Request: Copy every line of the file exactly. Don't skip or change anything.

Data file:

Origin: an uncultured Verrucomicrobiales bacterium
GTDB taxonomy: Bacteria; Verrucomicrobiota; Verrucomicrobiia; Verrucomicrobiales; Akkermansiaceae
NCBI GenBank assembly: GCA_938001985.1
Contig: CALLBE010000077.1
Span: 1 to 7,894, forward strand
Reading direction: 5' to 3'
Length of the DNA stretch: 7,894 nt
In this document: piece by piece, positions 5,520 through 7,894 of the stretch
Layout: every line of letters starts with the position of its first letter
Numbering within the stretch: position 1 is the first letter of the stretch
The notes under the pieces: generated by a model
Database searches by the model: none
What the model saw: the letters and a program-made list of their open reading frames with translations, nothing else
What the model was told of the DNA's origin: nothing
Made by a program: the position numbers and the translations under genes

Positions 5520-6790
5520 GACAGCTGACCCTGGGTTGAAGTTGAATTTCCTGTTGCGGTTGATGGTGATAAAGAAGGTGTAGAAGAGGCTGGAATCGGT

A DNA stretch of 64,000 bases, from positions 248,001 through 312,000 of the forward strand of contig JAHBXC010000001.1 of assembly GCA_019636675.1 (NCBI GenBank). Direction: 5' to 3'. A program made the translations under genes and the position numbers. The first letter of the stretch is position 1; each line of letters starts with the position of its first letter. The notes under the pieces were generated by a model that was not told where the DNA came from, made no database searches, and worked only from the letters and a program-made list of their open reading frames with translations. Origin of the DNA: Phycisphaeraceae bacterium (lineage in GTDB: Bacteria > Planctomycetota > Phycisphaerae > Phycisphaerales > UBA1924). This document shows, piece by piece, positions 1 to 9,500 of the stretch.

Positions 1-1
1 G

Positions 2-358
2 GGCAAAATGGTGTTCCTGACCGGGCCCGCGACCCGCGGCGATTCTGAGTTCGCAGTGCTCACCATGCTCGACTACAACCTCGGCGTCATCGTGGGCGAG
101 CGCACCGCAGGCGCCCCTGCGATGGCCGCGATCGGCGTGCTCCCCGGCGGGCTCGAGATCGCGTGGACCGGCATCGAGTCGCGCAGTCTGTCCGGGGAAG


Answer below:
Origin: an uncultured Verrucomicrobiales bacterium
GTDB taxonomy: Bacteria; Verrucomicrobiota; Verrucomicrobiia; Verrucomicrobiales; Akkermansiaceae
NCBI GenBank assembly: GCA_938001985.1
Contig: CALLBE010000077.1
Span: 1 to 7,894, forward strand
Reading direction: 5' to 3'
Length of the DNA stretch: 7,894 nt
In this document: piece by piece, positions 5,520 through 7,894 of the stretch
Layout: every line of letters starts with the position of its first letter
Numbering within the stretch: position 1 is the first letter of the stretch
The notes under the pieces: generated by a model
Database searches by the model: none
What the model saw: the letters and a program-made list of their open reading frames with translations, nothing else
What the model was told of the DNA's origin: nothing
Made by a program: the position numbers and the translations under genes

Positions 5520-6790
5520 GACAGCTGACCCTGGGTTGAAGTTGAATTTCCTGTTGCGGTTGATGGTGATAAAGAAGGTGTAGAAGAGGCTGGAATCGGT

A DNA stretch of 64,000 bases, from positions 248,001 through 312,000 of the forward strand of contig JAHBXC010000001.1 of assembly GCA_019636675.1 (NCBI GenBank). Direction: 5' to 3'. A program made the translations under genes and the position numbers. The first letter of the stretch is position 1; each line of letters starts with the position of its first letter. The notes under the pieces were generated by a model that was not told where the DNA came from, made no database searches, and worked only from the letters and a program-made list of their open reading frames with translations. Origin of the DNA: Phycisphaeraceae bacterium (lineage in GTDB: Bacteria > Planctomycetota > Phycisphaerae > Phycisphaerales > UBA1924). This document shows, piece by piece, positions 1 to 9,500 of the stretch.

Positions 1-1
1 G

Positions 2-358
2 GGCAAAATGGTGTTCCTGACCGGGCCCGCGACCCGCGGCGATTCTGAGTTCGCAGTGCTCACCATGCTCGACTACAACCTCGGCGTCATCGTGGGCGAG
101 CGCACCGCAGGCGCCCCTGCGATGGCCGCGATCGGCGTGCTCCCCGGCGGGCTCGAGATCGCGTGGACCGGCATCGAGTCGCGCAGTCTGTCCGGGGAAG